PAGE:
Sunday, March 19, 2006

Feeling Tendulkar

I remember a young Tendulkar. Oddly enough, I cannot imagine him as old. Back then there were no words to describe him, and so we sought out numbers to quantify him. The magnitude of his promise was boggling. Could there have been a man after Bradman with whom numbers were so intertwined? Lara came later, as did Warne and Muralitharan.

We did not, or could not, speak of saying goodbye to him. To have bid him farewell would mean breaking away with a decade of ourselves, and in remembering his mortality we were struck by our own. But ageless faces deceive. Bones creak, skin tears, muscles become less taut.

When the tennis elbow was diagnosed, there was alarm. Injuries happened to people, but not Tendulkar. Of course they had happened before: the bending over after the six over midwicket against Kenya in 1996, the back pain against Pakistan at Chennai in 1999. But this was different. Suspicions arose that this one would linger.

When he played again, there were flashes of 1994, of 1998, of a free man who cherished his freedom but accepted nothing less than complete submission from others. Who could not delight in authority like this? But there were other hours when he could have been anybody but him. This new man was patient and cautious, he nurdled and nudged. Risk was banished. Given his time in the game, it was understandable, but sad all the same.

Each time a man much younger touches his edge, or clatters into his stumps, I feel a dull blow, and hope he returns vengeful, and puts the bowler in his place. How often does it happen these days? Does it happen at all?

The memory of him as young and energetic is fading. Discussions with friends whose thoughts on cricket are more emotional than learned and rational, all involve hopes of seeing him scorch grounds one last time, and leaving us with an image of domination and control – in our minds it is where he belongs. But it is a hope born of despair, like a death too soon. Why were we not told of this change in the programme? Why could we not cherish that last free-spirited innings?

What will happen to India after he is gone? It is a fear I have, irrational as it is. But I sometimes suspect that the bigger fear lies under the surface - that India will not matter after Tendulkar. For my short career as a cricket writer, that is how it has been. I could never be as emotional about India as I have been about Tendulkar. Dravid is more reliable, Kumble has won more games, but they cannot capture the imagination as he can.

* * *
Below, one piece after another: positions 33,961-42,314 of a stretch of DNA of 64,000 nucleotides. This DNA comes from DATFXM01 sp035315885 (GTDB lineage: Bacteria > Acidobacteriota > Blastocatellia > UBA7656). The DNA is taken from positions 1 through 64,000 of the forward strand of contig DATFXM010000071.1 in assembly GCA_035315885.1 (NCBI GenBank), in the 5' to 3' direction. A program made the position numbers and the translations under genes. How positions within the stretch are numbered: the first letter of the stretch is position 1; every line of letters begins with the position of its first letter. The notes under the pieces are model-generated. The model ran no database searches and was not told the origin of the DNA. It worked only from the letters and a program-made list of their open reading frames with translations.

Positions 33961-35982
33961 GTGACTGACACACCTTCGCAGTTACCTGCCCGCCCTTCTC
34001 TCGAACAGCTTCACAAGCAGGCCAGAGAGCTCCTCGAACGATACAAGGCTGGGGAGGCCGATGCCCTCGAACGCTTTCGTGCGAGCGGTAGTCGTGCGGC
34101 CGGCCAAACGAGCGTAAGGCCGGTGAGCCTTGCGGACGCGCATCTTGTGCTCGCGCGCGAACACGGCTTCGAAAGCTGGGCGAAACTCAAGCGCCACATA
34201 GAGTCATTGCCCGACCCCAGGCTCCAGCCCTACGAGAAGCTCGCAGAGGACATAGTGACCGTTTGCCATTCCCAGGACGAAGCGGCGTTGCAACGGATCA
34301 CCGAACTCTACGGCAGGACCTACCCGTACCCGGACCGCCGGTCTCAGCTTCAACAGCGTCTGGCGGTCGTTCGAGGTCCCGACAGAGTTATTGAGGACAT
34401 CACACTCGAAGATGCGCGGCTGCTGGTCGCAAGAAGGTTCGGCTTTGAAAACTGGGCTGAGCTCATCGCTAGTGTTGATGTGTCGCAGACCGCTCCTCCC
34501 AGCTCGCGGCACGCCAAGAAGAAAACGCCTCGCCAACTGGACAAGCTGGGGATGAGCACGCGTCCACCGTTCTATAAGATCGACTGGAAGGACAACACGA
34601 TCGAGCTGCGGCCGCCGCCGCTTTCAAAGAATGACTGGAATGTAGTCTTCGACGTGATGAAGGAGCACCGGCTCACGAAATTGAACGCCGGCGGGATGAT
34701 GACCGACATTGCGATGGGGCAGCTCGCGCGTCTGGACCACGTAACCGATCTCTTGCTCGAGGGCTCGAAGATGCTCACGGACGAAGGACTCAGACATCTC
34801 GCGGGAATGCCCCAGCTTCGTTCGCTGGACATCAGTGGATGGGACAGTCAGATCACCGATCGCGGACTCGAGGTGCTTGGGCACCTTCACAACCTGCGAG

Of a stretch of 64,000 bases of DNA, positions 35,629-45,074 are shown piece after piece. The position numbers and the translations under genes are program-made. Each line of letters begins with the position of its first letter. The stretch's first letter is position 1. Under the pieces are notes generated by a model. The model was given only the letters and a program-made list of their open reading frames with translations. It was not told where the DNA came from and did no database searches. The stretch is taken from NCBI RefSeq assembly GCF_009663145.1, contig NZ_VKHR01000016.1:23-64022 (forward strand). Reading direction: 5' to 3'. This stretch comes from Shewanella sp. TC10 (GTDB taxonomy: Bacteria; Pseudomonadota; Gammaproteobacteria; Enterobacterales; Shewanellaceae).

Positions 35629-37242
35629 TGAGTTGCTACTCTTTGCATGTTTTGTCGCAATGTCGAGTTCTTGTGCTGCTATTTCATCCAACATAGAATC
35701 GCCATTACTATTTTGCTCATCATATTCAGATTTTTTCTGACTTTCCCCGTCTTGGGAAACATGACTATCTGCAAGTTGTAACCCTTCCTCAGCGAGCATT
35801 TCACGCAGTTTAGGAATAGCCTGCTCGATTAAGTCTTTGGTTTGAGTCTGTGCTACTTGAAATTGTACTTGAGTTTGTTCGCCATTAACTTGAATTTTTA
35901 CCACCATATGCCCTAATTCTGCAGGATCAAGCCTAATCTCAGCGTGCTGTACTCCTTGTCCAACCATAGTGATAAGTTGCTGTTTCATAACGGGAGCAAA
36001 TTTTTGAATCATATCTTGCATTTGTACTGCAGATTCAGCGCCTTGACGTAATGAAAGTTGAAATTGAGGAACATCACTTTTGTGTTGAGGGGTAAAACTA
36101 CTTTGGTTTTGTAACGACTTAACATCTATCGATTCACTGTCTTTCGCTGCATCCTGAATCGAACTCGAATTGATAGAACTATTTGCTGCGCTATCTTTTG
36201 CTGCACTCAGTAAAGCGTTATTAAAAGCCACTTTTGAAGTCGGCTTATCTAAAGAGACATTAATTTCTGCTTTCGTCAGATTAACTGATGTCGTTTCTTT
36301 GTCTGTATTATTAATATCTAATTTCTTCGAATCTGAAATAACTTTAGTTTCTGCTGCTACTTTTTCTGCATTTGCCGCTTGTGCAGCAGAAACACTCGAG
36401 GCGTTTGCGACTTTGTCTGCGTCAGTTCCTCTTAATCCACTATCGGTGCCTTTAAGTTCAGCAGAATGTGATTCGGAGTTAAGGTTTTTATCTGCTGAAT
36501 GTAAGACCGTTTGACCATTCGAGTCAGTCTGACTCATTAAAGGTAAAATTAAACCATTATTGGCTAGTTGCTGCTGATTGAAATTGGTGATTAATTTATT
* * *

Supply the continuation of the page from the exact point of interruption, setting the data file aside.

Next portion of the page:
In November 2004, I was at the Wankhede when he made fifty-odd runs against Australia on a cracked pitch. The innings would have once been construed as a failure. Here it was a success, and everyone within the ground’s confines knew it. There was a glimmer of the past in his batting, and it took me, personally, to an early morning in Dubai, when I watched him open for the first time in New Zealand. That was when I latched on the game properly. Now that I think about it, when he goes, the game won't hold me the same way again.


Anonymous said...

Some generations leave their darlings on people. Some players who are chrished a lot more than the game itself.

In these times we forget that the game goes on. It went on after Bradman in Australia and many cherished players in many eras.

For us, who have been priveleged to have our cricketing 'wonder years' in the era of Tendulkar, specially Indian fans as others may cherish a Lara or a Warne, and not necessarily to the same extent, cricket will indeed never be the same.

But we will look back and feel proud about being in the same era as Tendulkar. Our love for the game wont decrease. We are likely to appreciate many finer aspects of the game once there isn't a Tendulkar. We often have done the same (appreciate the game a lot more) when we watch tests of other nations for example.

That said, I am confident it is not over for Tendulkar.

Anonymous said...

Nice post - thanks.
Had a similar sinking feeling after yesterdays dismissal.

Makes me wonder though, why Sachin has captured India's imagination so overhwlemingly. Especially those of us who have had our wonder years (as Pratyush put it) in Tendulkars prime. It's not just the way he plays his cricket - the combination of dominance, purity, and a free spirit that was so rare to see in an Indian. I think the adulation has been as much a function of the human being he is, as the batting magician. There's something about the dignity with which he handles his status, the humility with which he carries himself, and the genuine-ness (if thats a word) about his nature that appeals so strongly to the Indian consciousness.

I agree he's not done yet. But just watching him struggle is painful. The cameo during Nagpurs 2nd innings suggest that the past continues to flicker through all his atempts to clamp down.

Anonymous said...

Great post, i'm bookmarking this blog.

It feels so bad even for an English 14 year old to see Tendulkar going through such a bad time, seeing him booed of the ground was the worst thing i have seen at a sporting occasion.

Tendulkar is so much more than just a batsman, it seems so un fair that a player who has given so much should be treated with so little respect.

Anonymous said...

Totally agree!!!

Surprising that, feelings about sachin run parallel among people with different hold over the nuances of the game.

Have always found it hard to be rational/emotionaless when it comes to sachin.

Can someone deny that sachin is more than a just another another great cricketer!

Guess, there is still some hope left in all the madness.

shakester said...

great post, rahul.
My fingers are loathe to add it to it, though; for they do not want to acknowledge that the end might be nigh.
no, I think I will live in unreality or hope for some time yet.

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